The dance company 7273 has a gift for clever titles, deceptively naïve. A simple proposition, after all, doesn't commit to anything.
However, whether true or false, one must take it or leave it. The dilemma begins, the simplicity disappears and in seeps the poison of doubt : is there an agreement at the end of this proposition? Is there an end? Nothing is less certain.
The haphazard character of the proposition is precisely what the company 7273 has taken on. It's ontological fragility. It proves nothing : "proof tires the truth" (Braque). It contents itself with its mere possibility, its admissability. For it maintains a relationship with the truth, with this awaited agreement; a partial relationship, fragmentary, part of an original whole which must be pieced together. Thus, the propositions are strung together, connected according to an imperative order meant to give the object its form, its raison d'être. But the newfound order's resolution is inevitably side stepped. The company 7273 exhausts its nostalgia for an outcome : there is no salvation on the horizon, only, as Francis Ponge would say, expression's rage. 

The colour is announced : black on yellow ; it's written in full across the t-shirts they have donned : one duet, one/a duet. That's what they are, that's what they do. It could all end there, so propitious is the word "duet" to a tautological definition : a duet is done by two. And that says it all.
It's just that to be two is only ever preliminary, a condition which serves an intention, a proposition, for which the metallurgic sense of the word "duet" -a two-cylinder rolling mill- supplies the premises : "a machine used to reduce the section of a product by running it through two cylinders" (Larousse).
A duet, in metallurgy, is a refining tool, which wears the product down to its simplest expression, a machine which tells no tales, a machine for forgetting origins.
Simple Proposition, simple as in separate, shapes the form of the duo with the same mechanical concern : it carries out a succession of gestures, poses, images, sectioned, sampled, isolated from the economy of movement, from its flow, deprived of immediate causality, out of context. Broken down, cut up : divergent practice related to that of a fetichisme which plunges into the part rather than the whole. Vertigo of a temporal ellipse which reveals pieces of the invisible, intermediate and untenable states, theoretically subject to the tyranny of form : "One must break up the universe, lose respect for all things" (Nietzsche).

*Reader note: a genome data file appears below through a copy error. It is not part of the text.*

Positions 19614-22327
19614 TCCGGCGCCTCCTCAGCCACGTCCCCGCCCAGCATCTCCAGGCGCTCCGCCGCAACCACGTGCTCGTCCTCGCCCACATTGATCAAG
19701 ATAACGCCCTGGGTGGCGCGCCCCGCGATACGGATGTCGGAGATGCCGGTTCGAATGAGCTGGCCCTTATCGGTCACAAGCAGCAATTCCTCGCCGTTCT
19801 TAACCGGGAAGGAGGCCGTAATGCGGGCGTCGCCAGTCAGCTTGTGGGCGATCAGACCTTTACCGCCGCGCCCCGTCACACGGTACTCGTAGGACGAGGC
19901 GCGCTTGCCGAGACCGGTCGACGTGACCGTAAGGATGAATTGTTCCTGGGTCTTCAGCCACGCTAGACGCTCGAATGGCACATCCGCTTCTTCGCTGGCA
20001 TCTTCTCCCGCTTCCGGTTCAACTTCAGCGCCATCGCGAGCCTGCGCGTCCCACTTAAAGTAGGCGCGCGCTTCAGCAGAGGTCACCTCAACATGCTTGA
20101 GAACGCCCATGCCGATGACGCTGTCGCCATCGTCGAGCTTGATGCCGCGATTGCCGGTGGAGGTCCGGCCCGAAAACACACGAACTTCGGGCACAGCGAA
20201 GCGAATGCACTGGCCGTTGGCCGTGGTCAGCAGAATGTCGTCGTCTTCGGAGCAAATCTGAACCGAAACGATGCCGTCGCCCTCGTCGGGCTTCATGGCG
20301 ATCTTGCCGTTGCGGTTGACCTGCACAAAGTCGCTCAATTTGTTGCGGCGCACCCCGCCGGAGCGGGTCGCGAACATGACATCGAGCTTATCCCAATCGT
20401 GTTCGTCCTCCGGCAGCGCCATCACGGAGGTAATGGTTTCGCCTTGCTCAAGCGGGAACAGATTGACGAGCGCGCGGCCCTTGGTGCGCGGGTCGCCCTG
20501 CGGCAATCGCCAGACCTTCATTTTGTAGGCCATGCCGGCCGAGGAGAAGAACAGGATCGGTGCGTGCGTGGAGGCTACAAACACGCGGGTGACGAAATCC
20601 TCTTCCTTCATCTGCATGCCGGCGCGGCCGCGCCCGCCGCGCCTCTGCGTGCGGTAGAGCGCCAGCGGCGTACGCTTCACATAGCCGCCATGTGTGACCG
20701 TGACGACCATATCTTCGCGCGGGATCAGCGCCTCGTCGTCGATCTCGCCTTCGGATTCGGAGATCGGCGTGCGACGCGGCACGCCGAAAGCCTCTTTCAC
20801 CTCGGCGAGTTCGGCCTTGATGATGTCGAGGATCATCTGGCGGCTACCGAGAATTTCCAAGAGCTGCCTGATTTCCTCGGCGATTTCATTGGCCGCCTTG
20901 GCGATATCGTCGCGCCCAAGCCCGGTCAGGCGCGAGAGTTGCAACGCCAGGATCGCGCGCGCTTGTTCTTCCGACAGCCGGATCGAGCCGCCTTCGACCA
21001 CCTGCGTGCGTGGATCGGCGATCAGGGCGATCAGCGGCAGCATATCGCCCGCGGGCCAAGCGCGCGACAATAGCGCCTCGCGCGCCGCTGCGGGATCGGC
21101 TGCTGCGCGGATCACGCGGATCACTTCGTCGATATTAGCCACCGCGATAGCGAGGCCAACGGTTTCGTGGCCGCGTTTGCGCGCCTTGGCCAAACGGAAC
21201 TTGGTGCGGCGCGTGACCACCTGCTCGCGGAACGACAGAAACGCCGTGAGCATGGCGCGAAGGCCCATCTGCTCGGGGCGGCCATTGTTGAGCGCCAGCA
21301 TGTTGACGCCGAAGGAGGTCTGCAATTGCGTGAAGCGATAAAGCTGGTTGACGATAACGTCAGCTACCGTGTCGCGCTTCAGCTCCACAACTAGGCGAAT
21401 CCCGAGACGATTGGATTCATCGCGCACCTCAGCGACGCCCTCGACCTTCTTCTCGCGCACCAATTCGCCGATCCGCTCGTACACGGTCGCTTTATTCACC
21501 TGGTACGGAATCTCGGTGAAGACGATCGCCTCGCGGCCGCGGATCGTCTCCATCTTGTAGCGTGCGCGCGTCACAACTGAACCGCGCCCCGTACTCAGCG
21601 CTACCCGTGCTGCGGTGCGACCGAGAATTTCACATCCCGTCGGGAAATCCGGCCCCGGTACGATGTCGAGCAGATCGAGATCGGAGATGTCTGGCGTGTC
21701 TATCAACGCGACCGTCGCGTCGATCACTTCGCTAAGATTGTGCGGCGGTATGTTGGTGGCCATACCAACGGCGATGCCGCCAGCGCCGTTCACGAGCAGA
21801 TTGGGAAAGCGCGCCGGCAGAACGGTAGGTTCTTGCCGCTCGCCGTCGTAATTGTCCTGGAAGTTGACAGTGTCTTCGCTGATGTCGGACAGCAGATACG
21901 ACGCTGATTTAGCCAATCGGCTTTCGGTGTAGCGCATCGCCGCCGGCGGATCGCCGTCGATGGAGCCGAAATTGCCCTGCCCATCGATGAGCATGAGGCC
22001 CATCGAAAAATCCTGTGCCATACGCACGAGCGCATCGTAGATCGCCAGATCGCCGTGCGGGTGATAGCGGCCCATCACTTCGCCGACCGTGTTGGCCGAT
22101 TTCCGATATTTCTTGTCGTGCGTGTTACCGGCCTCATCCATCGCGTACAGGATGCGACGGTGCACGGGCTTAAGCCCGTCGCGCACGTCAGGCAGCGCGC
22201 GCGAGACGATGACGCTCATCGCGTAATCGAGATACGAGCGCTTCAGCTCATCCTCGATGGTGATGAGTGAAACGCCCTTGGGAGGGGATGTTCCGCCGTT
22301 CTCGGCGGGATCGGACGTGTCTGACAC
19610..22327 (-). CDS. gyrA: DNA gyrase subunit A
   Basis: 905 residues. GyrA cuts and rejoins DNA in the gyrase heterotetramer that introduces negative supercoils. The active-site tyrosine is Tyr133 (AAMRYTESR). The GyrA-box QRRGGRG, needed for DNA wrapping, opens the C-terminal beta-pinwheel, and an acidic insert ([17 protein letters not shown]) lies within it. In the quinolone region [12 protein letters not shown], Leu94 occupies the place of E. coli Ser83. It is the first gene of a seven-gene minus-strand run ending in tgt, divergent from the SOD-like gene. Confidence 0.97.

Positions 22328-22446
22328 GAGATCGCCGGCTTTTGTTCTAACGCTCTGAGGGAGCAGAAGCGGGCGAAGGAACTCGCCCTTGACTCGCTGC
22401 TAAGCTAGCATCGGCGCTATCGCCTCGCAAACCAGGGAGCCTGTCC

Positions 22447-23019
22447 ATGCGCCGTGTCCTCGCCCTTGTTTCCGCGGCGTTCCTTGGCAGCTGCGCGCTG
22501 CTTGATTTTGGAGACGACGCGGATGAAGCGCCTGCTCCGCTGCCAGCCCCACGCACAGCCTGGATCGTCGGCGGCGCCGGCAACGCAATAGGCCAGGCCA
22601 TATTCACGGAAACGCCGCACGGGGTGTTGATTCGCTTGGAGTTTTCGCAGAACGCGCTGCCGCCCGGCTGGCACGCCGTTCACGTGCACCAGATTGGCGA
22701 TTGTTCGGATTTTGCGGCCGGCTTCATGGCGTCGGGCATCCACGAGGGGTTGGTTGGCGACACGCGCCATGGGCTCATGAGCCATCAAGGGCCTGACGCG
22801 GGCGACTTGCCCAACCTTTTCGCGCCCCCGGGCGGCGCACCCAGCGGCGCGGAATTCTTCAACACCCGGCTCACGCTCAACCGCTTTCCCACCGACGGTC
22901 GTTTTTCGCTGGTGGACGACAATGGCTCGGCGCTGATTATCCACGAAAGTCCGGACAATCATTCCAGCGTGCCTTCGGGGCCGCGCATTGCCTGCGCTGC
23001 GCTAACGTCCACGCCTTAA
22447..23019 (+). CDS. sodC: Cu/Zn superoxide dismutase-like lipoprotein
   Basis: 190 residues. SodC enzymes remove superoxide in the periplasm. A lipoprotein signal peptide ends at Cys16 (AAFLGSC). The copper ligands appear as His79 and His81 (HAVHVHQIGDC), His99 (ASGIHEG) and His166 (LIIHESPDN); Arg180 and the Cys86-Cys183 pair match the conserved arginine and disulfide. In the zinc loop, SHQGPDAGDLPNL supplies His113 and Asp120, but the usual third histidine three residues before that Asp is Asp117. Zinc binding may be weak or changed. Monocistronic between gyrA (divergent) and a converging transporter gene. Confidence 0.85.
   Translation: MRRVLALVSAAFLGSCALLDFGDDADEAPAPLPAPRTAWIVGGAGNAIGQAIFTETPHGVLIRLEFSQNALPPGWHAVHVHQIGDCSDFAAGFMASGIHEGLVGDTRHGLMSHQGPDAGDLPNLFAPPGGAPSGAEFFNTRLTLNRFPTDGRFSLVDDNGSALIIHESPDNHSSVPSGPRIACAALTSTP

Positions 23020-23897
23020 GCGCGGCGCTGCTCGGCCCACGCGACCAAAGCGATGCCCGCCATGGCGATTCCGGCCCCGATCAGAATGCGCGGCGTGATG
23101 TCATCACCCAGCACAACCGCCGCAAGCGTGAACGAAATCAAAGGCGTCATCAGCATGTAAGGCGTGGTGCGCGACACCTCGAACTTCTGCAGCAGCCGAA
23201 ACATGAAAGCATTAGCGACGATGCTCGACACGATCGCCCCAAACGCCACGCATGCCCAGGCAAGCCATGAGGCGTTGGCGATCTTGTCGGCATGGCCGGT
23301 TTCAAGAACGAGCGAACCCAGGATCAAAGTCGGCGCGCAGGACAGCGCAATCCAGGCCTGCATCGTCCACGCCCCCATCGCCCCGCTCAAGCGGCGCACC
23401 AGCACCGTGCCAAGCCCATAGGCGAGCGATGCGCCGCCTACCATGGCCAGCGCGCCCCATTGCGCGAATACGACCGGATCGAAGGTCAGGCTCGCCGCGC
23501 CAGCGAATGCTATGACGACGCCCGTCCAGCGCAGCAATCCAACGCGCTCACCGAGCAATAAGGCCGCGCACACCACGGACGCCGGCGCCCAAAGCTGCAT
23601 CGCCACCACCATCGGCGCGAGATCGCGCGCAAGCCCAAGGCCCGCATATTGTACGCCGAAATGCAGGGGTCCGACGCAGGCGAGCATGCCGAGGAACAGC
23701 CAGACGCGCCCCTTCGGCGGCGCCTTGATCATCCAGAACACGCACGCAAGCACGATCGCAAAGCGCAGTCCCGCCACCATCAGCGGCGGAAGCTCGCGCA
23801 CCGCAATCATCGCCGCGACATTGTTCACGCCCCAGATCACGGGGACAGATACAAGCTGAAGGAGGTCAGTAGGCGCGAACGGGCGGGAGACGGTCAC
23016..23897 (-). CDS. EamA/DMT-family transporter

It remains that, if not nullified upon being unearthed, the crumbs, scraps, sections, and fragments end up forming an ensemble, an order, a script. In the time re established by the performance are written the gestures of two dancers grappling with their position : each one searching for his place, each one stumbling, coming together and coming undone against the limits of the stage, each one testing himself against the magnetic power of the floor, each one gravitating around the orbit of the other, which remains unattainable...each one desires the duet.

Graziella Jouan

Translation Jennifer Bonn

Creation - 2004
Duration 50'
Choreography , Cast , Concept:
Laurence Yadi, Nicolas Cantillon
Eric Linder
Light creation:
Daniel Demont
Artistic collaboration:
Daniel Demont, Edouard Levé et João Fiadeiro
Compagnie 7273 (CH - FR)
Château Rouge à Annemasse (FR) et Villa Bernasconi à Lancy (CH)
Financial support:
City of Geneva, DRAC Rhône-Alpes, Pro Helvetia – Swiss Arts Council, Fondation Nestlé pour l’Art, Stanley Thomas Johnson Foundation, Fonds Mécénat SIG and Schweizerische Interpreten-Stiftung
Residencies of creation:
O Espaço do Tempo – - Rui Horta (P), Château Rouge (FR) et ADC, Arsenic, Flux Laboratory, Théâtre de l’Usine (CH)